Treason Trials Act Of 1696 Analysis

947 Words4 Pages
Treason Trials Act of 1696

Historical factors and features of the lawyer-free criminal trial which led to the introduction of the Treason Trials Act of 1696.
As the name suggests, the Treason Trials Act laid down rules and procedures for conducting high treason trials (Wilkes, 2007). Prior to this Act, a criminal defendant in England was not allowed to be represented by counsel during trial. The existing treason law was extremely harsh, providing little opportunity for the accused to prepare an adequate defence, which more often than not enabled trumped-up treason charges to succeed. Something therefore had to be done to make sure that the defendant was accorded a fair hearing during trial (Langbein,
…show more content…
In 1688 the “Glorious Revolution” took place but before that, many innocent people were arrested, tried and executed by the Stuart administration (Wilkes, 2007). While the Crown was represented by a lawyer, the defence counsel was only allowed at the discretion of the trial court. Since both Tories and Whigs suffered greatly due to these treason prosecutions, they sensed the urgency for reform. In the Revolution of 1688, they joined forces to oust King James II installed William of Orange instead (Kross, 1997, p. 259). The direct result of this was the allocation of more powers to Parliament, which went ahead to limit the use of treason trials for political vendetta. Despite the best efforts of the reformers to try and bring change to the treason law in the subsequent years, a serious breakthrough was hard to come by. However, after several trials, the Treason Act of 1696 was finally enacted bringing with it a raft of change; the main one being that defendants now had a right to be…show more content…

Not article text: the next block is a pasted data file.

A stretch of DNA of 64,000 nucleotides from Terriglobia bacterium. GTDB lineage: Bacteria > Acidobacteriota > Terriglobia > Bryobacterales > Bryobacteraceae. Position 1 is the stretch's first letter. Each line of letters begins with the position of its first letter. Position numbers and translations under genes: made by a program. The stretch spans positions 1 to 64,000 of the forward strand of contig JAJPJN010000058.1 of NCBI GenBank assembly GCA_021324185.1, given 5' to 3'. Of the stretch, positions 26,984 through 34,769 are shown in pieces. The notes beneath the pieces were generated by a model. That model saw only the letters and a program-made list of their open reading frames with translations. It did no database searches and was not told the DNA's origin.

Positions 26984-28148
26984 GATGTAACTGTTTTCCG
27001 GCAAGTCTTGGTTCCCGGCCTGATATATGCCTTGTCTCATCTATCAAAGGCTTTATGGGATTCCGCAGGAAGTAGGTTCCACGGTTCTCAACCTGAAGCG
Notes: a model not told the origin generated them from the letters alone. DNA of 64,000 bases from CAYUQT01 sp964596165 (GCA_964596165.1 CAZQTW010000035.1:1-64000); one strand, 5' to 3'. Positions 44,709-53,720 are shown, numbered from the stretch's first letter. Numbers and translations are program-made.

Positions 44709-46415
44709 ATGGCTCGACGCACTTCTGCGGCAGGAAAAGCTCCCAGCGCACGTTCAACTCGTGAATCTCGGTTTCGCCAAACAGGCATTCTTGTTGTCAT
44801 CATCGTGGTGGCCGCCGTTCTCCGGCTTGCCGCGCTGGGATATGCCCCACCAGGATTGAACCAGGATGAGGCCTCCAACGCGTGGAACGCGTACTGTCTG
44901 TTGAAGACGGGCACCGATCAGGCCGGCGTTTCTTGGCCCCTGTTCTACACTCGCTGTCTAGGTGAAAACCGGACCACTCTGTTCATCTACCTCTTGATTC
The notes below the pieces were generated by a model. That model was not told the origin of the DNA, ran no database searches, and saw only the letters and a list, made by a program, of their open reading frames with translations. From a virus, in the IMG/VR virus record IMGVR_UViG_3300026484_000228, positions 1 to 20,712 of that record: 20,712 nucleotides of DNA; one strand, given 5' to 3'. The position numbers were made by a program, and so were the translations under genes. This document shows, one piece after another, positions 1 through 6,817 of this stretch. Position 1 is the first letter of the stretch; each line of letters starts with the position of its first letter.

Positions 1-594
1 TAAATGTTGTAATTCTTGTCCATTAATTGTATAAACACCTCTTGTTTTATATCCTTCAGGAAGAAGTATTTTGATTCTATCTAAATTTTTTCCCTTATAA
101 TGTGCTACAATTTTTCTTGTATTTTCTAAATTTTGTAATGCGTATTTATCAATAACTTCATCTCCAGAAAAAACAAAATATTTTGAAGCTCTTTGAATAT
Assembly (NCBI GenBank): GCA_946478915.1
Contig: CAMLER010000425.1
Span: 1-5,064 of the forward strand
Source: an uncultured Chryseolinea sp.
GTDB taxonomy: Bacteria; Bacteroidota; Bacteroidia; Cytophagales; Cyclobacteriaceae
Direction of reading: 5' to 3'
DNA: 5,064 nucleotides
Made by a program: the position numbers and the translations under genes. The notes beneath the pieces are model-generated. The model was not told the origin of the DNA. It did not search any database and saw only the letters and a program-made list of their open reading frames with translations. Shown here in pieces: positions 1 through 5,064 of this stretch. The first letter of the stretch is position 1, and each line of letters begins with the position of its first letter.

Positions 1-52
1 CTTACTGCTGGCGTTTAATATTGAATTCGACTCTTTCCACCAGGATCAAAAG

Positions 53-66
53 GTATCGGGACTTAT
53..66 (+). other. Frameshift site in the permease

This was because the court at the time was meant to act as counsel for the accused (Archer, 2005, p. 92). There was therefore no other need for further representation. Other features of the lawyer-free trial are explained below.
Restrictions on witnesses
The prisoner was meant to speak in his own defence in what came to be referred to as the “Accused Speaks” trial (Helmholz, 1997, p. 85). This was achieved by not only denying the accused the right to counsel but also by hindering defence witnesses. The accused was not allowed to subpoena unwilling witnesses (Kelly, Karlin, & Wegemer, 2011, p. 86.). There were even situations in which the courts declined to listen to defence witnesses who were ready to testify.
Restrictions on notice and preparation
To start with, most criminal defendants were put in prison pending trial, which left them with no time to prepare for trial (Helmholz, 1997, p. 90). This was especially harsh because the accused had no lawyer to prepare and advice him accordingly before the trial began. With no means to summon unwilling witnesses to testify for him, the chances of an unfair conviction were very

More about Treason Trials Act Of 1696 Analysis

Open Document